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I decided to be a writer with high hopes that it would allow me to avoid work. When writing turned out to be work as well as fun, I stuck with it anyway simply because it seemed too late to turn back. I stuck mostly to fiction where it seemed that the facts need not get in the way of the truth but then as time went on I found that some of the facts of my own life were more revealing that the fictional truths I create. This came as a surprise and a shock to me.

As a kid, I had a fairly minute ego no one within earshot was ready to persuade me that my opinions and insights were of much value in the world I lived in. So later, when I grew into my skin as a writer, I pretended for a while that what I had to say really was of importance. After a while, I started believing in the myth and this convinced me to abandon fiction for a while and get autobiographical.

Since my life story would be exceedingly boring, I was forced to edit my personal history ruthlessly until there was something left worth sharing. My first fragmented history of the self came out as An Avalanche of Ocean and I almost thought that I was done with autobiography. What more could I possibly say once I'd written about winter surfing and transcendental wood-splitting and getting strip searched for cod tongues in a Labrador airport?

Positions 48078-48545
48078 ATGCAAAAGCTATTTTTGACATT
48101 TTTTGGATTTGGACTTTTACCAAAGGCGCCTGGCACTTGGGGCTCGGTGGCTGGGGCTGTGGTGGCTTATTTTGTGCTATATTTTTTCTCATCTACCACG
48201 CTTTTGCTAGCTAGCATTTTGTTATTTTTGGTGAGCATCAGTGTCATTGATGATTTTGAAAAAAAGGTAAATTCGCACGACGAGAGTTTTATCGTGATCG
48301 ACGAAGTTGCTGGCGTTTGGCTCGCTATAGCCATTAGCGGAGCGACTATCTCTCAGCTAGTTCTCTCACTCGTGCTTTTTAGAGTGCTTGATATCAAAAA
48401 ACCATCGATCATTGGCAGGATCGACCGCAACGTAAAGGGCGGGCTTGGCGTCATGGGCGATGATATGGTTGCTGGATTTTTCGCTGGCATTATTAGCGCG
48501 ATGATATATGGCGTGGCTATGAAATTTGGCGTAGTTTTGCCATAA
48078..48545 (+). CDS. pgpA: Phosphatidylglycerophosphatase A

But then something happened to me that I can't quite explain. Avalanche had set off something in me--a kind of manic, magical couple of years where I felt like I was living on the edge of some important breakthrough. It was a time of greater compressed euphoria and despair than I'd ever felt before. Stuff was happening to me, images of the past were flooding through the doors and I needed to get it all down. Some of it was funny, some of it was not. Dead writers were hovering over my shoulder saying, "Dig deep; follow it through. Don't let any of it go." And I didn't.

So again, I have the audacity to say that these things that happened some are worth your attention. Like Wordsworth, I am a man "pleased with my own volitions." Like Whitman I find myself saying to readers, "to you, endless announcements."

As I write this, I am bumping into forty-five and I need to share the discoveries of the last ten years. For me it was a time of great battles. I fought the construction of street lights in the wilderness, the tedium of organizations and the relentless, good-intentioned blundering of government and science.

In Transcendental Anarchy I celebrated the uncompromising passages of a mid-thirties male, admitting I would never be an astronaut or a president and, instead finding satisfaction in building with wood, arguing a good cause, or even undergoing a successful vasectomy.

Write about what makes you feel the most uncomfortable, a voice in my head told me. So I tackled fear and my own male anger and my biggest failures. And even more dangerous, I tried writing about the most ordinary of things: a morning in Woolco, an unexceptional day, the thread of things that keeps a life together.

Throughout it all, there is, I hope, a record of a search for love and meaning fraught with failure and recovery. Maybe I've developed a basic mistrust of the rational, logical conclusions. I've only had the briefest of glimpses beyond the surface but I've seen enough to know that sometimes facts are not enough. There are times to make the leap, to get metaphysical, and suppose that we all live larger lives than appearances would suggest.

Lesley Choyce's works copyright © to the author.

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